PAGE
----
Drug or alcohol detox is the first step in any addiction treatment plan. It is the short period of time, usually 3 to 10 days, during which you rid your body of its physical dependence on drugs or alcohol.
Detox isn’t as simple as just stopping use of a substance. It is a challenging, and sometimes dangerous, process that is most successful with professional support. If you or a loved one is looking to begin addiction treatment, we highly recommend you plan to detox in a residential treatment center, not at home. During your detoxification, you can expect:
An Initial Assessment
When you first arrive at a treatment center, a nurse or other medical professional will ask you many questions about your substance use and history of use. Remember, there is no judgment at a treatment center. Please answer all questions as honestly as possible. Your medical team will use your answers to design a detox program that is safe and effective for you.
After a tour of the facilities, you’ll receive a physical exam that may include blood or urine tests. During this exam, a physician is checking for any underlying conditions that may make detox more dangerous, such as a heart problem or dehydration. Your medical team will be sure to care for these problems, too.
Once your assessment is done, withdrawal can begin. You will likely stay in your room, in your bed during withdrawal. As time goes on, withdrawal may become more severe. Your team will encourage you to eat and drink whenever possible during withdrawal to help you stay healthy. You may feel all you can do is try to sleep as the symptoms of withdrawal begin.
Symptoms of Withdrawal
The longer you go without using a substance, the more your brain will begin react. Your brain has become dependent on the presence of that substance to function and can producing stressful hormones, like adrenaline, when it doesn’t get that substance.
Your brain’s reaction can cause a variety of withdrawal symptoms, including:
- Difficulty breathing
- Heart palpitations or a racing heart
- Nausea and vomiting
- Muscle shakes or weakness
- Trouble concentrating
- Trouble sleeping
Some drugs, like marijuana or cocaine, cause fewer of these symptoms because they cause less physical dependence. Other substances, like alcohol or opioids, can cause serious and even life-threatening withdrawal symptoms because your body is heavily dependent on them. Dangerous withdrawal symptoms can include:
- Heart attacks
Receiving medically assisted detox is vital if you use these substances. Your medical team can help manage or prevent these withdrawal symptoms. They strive to keep you as safe and comfortable as possible throughout your detoxification.
In the State of California, addiction treatment centers need to have Incidental Medical Services (IMS) certified to provide medicines to help you detox safely from drugs. If you detox at a center that is not IMS-certified, you may have to be transferred to a hospital if serious withdrawal symptoms occur.
However, when you are at an IMS-certified facility, you will have a team of professionals monitoring your health and helping keep you as safe and comfortable as possible. Your team can create a plan for medically assisted detox and provide the care you need right there int the facility. (In the rare instance that heart attack or stroke does occur, you will be taken by ambulance to the nearest hospital for emergency care).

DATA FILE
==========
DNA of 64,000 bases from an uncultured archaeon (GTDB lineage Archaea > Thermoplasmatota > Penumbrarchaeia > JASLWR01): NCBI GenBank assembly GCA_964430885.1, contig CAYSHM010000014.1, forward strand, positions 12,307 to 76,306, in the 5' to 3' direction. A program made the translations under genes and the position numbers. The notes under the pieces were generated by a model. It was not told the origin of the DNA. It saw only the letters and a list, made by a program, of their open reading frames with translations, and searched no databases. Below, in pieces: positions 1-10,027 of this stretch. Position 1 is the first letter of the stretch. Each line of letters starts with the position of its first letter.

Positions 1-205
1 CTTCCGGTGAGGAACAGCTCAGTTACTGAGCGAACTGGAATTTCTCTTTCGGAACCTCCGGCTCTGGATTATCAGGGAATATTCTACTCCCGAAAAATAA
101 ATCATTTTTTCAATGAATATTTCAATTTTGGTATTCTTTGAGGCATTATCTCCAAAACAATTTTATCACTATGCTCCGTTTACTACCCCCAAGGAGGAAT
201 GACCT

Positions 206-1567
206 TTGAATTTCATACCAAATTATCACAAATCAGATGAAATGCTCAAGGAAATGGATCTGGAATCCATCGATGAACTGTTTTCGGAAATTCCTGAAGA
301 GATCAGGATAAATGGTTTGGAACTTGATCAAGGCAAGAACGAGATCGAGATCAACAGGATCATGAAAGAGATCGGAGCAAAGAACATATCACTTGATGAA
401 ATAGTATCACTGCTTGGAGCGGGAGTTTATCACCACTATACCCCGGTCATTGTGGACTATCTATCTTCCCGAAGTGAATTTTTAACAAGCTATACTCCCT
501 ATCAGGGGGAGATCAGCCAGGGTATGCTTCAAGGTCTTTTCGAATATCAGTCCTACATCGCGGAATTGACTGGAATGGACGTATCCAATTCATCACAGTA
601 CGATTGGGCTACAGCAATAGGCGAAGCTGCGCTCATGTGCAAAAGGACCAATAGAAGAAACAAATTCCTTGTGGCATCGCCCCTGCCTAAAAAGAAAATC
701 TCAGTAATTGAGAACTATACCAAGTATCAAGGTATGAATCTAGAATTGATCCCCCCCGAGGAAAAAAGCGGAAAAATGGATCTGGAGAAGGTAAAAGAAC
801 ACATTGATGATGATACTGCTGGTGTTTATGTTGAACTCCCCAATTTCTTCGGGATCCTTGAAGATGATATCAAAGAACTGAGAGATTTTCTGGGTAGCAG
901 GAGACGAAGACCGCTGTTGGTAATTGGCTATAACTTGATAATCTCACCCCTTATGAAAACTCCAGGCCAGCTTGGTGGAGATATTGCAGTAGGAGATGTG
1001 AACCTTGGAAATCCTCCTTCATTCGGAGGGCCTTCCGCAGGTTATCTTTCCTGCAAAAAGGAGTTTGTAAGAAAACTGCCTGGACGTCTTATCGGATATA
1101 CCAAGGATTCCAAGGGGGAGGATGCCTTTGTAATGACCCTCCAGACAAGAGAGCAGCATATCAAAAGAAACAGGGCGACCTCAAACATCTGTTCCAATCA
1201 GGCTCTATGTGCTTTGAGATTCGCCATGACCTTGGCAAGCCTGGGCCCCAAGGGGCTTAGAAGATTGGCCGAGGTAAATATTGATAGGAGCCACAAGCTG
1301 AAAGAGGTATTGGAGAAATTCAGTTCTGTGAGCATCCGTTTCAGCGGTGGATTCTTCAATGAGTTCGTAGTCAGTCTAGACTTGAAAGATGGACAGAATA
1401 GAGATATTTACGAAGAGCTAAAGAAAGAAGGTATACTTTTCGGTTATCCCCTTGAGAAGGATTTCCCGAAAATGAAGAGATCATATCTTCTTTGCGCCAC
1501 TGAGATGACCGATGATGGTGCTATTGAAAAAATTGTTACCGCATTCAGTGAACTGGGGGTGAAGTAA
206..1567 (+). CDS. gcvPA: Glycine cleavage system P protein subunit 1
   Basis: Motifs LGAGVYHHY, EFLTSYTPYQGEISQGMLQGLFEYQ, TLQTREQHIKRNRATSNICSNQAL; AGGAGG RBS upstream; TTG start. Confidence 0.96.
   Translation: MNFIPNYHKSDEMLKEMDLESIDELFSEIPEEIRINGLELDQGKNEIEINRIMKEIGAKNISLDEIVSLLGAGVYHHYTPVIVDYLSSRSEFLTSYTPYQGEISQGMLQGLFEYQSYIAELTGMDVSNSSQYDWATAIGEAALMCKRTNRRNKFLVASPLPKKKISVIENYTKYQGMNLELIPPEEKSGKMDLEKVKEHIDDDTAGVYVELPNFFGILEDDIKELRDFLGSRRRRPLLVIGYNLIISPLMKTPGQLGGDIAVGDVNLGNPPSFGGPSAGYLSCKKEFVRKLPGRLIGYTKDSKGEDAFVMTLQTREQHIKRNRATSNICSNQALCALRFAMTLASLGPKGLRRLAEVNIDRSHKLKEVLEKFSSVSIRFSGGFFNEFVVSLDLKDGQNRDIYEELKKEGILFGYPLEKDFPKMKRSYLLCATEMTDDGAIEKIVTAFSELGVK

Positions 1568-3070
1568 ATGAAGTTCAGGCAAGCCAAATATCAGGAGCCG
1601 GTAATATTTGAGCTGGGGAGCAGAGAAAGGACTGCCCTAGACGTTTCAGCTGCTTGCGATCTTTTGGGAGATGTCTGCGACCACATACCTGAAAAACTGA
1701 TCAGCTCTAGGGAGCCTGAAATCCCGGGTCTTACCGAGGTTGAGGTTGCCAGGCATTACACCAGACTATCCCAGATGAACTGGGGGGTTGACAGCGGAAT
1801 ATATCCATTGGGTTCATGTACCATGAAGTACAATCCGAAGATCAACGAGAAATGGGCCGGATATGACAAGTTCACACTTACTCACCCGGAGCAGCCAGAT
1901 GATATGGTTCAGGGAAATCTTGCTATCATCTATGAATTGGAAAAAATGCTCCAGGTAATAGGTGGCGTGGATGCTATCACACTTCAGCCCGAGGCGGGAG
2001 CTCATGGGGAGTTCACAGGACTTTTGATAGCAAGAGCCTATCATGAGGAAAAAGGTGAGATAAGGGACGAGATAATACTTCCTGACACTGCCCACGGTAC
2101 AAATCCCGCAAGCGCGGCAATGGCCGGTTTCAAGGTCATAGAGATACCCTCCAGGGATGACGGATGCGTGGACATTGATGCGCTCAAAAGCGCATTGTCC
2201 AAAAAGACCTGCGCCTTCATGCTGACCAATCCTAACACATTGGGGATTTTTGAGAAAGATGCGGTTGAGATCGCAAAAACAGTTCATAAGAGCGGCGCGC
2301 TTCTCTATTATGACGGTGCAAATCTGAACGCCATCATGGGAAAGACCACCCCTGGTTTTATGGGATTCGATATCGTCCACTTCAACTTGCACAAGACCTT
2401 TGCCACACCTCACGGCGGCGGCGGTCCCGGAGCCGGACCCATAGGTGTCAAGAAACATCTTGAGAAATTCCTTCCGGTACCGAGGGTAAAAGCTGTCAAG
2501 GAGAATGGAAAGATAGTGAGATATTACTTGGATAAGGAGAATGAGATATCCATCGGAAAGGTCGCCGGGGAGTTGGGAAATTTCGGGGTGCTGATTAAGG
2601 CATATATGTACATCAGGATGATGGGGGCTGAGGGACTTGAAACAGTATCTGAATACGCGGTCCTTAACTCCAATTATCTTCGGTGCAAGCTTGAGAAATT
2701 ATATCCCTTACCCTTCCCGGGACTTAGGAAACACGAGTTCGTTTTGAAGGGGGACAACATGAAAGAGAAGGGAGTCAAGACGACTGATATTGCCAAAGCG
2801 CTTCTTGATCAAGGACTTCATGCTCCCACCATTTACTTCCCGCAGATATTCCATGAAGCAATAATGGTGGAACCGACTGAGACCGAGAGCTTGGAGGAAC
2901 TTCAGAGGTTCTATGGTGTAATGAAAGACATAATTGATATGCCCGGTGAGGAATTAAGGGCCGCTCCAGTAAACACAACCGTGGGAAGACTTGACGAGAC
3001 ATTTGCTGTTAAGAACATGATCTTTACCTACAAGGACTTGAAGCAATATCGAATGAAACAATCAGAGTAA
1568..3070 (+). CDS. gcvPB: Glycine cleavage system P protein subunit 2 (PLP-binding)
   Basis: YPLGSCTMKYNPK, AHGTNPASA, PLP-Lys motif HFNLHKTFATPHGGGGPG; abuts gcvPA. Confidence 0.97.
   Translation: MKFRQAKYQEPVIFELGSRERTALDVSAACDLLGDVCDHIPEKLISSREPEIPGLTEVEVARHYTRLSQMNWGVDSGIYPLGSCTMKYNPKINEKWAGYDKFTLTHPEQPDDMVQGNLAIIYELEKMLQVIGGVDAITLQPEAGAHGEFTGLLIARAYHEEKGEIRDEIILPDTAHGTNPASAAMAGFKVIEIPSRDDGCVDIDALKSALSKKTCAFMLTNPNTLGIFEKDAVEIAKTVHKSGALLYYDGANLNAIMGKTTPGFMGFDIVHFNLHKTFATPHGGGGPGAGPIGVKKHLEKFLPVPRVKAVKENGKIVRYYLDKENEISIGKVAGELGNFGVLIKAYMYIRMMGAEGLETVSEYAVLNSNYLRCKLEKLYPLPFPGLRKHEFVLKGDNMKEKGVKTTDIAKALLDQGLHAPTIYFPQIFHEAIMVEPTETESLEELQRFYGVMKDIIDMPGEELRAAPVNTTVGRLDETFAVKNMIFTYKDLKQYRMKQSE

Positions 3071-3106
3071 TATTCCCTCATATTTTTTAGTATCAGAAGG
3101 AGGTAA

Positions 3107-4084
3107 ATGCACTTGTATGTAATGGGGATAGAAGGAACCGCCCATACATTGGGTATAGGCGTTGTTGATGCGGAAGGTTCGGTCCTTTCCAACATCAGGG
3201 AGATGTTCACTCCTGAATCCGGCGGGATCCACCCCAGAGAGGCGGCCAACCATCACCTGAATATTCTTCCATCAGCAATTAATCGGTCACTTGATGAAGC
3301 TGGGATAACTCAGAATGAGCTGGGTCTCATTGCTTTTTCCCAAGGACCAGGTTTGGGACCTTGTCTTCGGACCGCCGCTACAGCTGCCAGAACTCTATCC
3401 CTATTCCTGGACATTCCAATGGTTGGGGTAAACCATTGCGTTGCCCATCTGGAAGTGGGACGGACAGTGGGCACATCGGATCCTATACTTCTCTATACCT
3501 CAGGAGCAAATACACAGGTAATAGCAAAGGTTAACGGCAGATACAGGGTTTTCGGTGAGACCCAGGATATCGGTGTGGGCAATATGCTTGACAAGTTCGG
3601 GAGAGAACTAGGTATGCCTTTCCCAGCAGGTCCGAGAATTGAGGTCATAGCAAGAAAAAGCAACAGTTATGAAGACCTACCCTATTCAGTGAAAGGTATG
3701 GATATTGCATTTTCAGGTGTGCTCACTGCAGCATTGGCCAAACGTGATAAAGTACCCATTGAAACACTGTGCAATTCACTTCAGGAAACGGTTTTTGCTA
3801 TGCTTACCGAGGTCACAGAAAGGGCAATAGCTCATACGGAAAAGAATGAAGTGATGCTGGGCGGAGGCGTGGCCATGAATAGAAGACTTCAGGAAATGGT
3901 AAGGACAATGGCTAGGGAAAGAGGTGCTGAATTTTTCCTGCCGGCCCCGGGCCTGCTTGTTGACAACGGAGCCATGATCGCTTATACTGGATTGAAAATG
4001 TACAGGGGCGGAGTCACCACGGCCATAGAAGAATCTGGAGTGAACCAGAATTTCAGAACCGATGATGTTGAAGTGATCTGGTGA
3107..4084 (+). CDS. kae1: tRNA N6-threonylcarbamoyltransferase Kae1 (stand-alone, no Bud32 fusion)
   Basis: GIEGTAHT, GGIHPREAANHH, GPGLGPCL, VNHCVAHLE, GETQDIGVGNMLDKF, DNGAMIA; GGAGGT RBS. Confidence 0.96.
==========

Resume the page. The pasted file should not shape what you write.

Your plan may include medicines that ease withdrawal symptoms. For instance, if you abuse alcohol, you may use benzodiazepines or carbamazepine. You may get these medicines at fixed times every day or only when your symptoms show up. These medicines help wean your brain off of alcohol, reducing your risk for serious withdrawal symptoms and making detox easier.
You may also receive drugs to help stop or lessen cravings. You may use these throughout detox and even after detox is over to help maintain your sobriety.
A Post Detox Plan
After three to 10 days, your withdrawal symptoms will begin to ease. You will have more energy and may require fewer medicines to control symptoms. At this point, you may begin other therapies to help you stay sober.
In many ways, this time after detox is the most vital. After the medical portion of withdrawal is complete, it’s time for you to lay the foundation for long-term sobriety. You may stay in the residential treatment facility for another few weeks or switch to intensive outpatient therapy to receive the support you need.
During this time, you are creating new habits and improving your abilities to handle cravings, stress, or other triggers of substance use. You may participate in therapies such as:
- Cognitive behavioral therapy to learn coping skills
- Group therapy to receive support from others on the road to recovery
- Family therapy to improve family dynamics that may contribute to relapse
- Individual psychotherapy to discuss the emotional aspects of substance abuse
Together, these therapies give you the tools you need to remain abstinent. It is vital you continue to participate in these therapies long after your drug or alcohol detox is over.
At Harmony Place, we provide incidental medical services, medically assisted detox, long-term residential care, therapy and more to help you achieve abstinence. In addition to our residential facility, we offer outpatient services and alumni program so you can continue to receive care even after your return home. We are with you throughout your addiction treatment journey to help improve your chances of success.
Take the first step toward a sober life now by calling 1-888-789-4330 at any time day or night. Visit our Los Angeles Detox Center to learn more.